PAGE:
You don't need consistent profitability in your main system or method. Maximising profits is more important. The way people get around the "paying the bills" issue is to either i) be employed at a trading institution, thus getting a base salary ii) have alternative income sources e.g. passive investment income iii) have a second system with reliability of profit (which tend to be short-term systems or daytrading) iv) live off capital while waiting for the main system to score home runs If a trader needs to make money each week to pay the rent, he has already lost.

Hi, I definitely agreed with squeeze. You can only know what trading is all about when you really do live trade (not on paper). By this does not mean that you should just trade live without knowing or having any system. You will need to believe in a system and trade using it consistently and always learn from your mistake. No Greed nor Fear (trading psychology) Easier said than done?? well you can only know it when you trade with real money..

I have seen systems lose money for many weeks, hundreds of trades. Then right when you proclaim it dead, it goes on a huge win streak. This is the rule, rather than the exception, when you are actually trading. Best approach is multiple non-correlated systems.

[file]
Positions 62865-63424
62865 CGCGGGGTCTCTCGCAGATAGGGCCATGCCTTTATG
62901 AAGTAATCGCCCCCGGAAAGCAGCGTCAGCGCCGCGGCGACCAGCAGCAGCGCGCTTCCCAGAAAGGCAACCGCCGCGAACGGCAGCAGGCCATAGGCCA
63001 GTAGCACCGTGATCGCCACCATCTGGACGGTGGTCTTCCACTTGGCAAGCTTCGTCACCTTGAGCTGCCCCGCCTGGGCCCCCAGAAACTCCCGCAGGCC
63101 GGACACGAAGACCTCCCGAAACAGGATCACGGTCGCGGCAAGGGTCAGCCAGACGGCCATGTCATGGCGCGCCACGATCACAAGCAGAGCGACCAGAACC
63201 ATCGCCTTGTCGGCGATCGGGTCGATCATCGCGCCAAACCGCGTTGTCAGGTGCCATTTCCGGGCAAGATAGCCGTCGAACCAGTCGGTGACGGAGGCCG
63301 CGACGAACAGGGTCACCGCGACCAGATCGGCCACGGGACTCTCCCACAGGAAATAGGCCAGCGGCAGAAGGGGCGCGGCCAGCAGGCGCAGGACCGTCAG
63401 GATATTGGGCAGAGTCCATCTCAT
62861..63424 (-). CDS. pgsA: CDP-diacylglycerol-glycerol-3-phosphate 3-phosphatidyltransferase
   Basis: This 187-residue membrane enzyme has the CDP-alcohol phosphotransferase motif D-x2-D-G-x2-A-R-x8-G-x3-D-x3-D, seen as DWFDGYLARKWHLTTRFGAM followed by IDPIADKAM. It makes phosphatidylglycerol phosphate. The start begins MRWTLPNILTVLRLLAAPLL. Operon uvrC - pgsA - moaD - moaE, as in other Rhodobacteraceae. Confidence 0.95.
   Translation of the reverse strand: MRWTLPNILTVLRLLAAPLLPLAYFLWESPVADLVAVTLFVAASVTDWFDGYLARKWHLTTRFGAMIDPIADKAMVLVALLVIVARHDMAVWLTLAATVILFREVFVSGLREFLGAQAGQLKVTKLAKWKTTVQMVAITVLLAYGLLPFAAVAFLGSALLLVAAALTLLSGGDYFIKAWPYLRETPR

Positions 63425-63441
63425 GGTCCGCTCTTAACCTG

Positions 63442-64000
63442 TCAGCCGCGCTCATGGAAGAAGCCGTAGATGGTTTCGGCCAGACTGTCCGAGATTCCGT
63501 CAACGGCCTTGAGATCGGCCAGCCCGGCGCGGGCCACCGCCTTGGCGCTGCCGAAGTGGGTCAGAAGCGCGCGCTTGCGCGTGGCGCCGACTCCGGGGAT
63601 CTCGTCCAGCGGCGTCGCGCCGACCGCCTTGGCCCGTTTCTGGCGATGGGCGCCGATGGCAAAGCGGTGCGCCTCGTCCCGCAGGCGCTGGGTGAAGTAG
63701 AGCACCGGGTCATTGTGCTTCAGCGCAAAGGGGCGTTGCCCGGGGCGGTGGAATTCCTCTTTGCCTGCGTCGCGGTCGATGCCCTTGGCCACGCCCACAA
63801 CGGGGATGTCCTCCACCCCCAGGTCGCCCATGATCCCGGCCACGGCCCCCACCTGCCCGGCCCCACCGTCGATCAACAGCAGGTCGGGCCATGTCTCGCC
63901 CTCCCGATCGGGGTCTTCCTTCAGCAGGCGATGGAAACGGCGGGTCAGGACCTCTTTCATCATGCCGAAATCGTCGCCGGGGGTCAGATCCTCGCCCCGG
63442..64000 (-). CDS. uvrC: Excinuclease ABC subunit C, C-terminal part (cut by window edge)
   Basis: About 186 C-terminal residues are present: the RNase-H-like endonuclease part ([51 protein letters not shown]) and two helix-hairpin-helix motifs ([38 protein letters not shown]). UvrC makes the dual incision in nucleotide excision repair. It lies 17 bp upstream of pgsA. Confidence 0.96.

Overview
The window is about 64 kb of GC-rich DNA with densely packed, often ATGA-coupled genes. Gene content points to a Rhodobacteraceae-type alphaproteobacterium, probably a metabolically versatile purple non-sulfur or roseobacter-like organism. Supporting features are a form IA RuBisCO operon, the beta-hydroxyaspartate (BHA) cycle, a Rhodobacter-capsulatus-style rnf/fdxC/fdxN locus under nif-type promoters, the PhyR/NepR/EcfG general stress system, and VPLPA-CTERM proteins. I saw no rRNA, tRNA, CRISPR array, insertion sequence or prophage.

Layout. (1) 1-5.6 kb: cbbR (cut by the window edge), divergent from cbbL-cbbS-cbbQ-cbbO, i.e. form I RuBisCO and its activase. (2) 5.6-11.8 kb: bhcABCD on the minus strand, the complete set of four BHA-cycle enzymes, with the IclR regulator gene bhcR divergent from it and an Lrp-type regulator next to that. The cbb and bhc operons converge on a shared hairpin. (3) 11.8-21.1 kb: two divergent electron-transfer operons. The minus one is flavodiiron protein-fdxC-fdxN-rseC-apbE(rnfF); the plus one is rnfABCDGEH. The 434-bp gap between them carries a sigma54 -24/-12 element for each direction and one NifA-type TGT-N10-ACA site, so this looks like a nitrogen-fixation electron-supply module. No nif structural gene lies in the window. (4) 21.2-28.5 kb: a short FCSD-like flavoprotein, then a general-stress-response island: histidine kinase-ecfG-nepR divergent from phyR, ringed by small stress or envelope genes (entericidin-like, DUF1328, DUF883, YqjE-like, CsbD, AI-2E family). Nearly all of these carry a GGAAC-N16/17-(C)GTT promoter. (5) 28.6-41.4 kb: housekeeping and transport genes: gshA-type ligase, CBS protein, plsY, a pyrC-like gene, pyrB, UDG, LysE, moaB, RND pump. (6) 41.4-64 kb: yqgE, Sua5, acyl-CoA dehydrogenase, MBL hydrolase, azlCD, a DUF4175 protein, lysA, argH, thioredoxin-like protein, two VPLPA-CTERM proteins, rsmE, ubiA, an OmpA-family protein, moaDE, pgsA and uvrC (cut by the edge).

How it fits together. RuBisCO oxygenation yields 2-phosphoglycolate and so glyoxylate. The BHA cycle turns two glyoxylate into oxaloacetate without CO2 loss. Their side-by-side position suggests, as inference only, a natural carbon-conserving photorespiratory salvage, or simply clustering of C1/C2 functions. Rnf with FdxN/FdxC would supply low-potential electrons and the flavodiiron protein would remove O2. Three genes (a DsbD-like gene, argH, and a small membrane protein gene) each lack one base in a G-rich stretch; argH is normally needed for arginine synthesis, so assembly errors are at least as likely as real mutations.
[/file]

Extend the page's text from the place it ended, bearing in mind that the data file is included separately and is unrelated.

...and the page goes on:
Corey, I looked up the details of the GARCH model and I agree it's a step up from VaR. If anyone else is interested and not completely familiar with it, here's an introduction short tutorial from NYU. I will test a GARCH model soon. intradaybill, I was defining profit factor as avg win/avg loss ratio. So with a PF of 2 and winning percentage of 10% you would lose money even though the PF is positive. We are probably thinking of two different things for profit factor. squeeze, I pm'd you, thanks for the advice. Cutten, You're right, there are definitely other ways to make the baseline income. I'll add one to your list: live in your parents' basement. I like #3 "have a second system with reliability of profit". elitetraderclub, Yes, I definitely appreciate squeeze's encouragement. Your point brings up the inevitable issue I'm facing: you have to do to learn but you have to know before doing. I'm sure it will resolve with time. promagma, I think multiple, non-correlated systems are the best too. Still, sometimes I'm sure you have to cut one off. Maybe the edge you're exploiting is erased by competitors (it's not unique to trading) and it seems like a good idea to use some metric to determine when a system should be shut off rather than gut feeling. It seems like the general sentiment is skepticism of risk models. Maybe because of the current problems caused by widespread misvaluation. I'm shifting my focus away from consistent profitability since it's impractical. It might be a good topic for a bank or fund to develop but less useful for individuals. Thanks for all your responses. Regards, Max __________________ maxdama.com - The log of my research on and implementation of automated trading strategies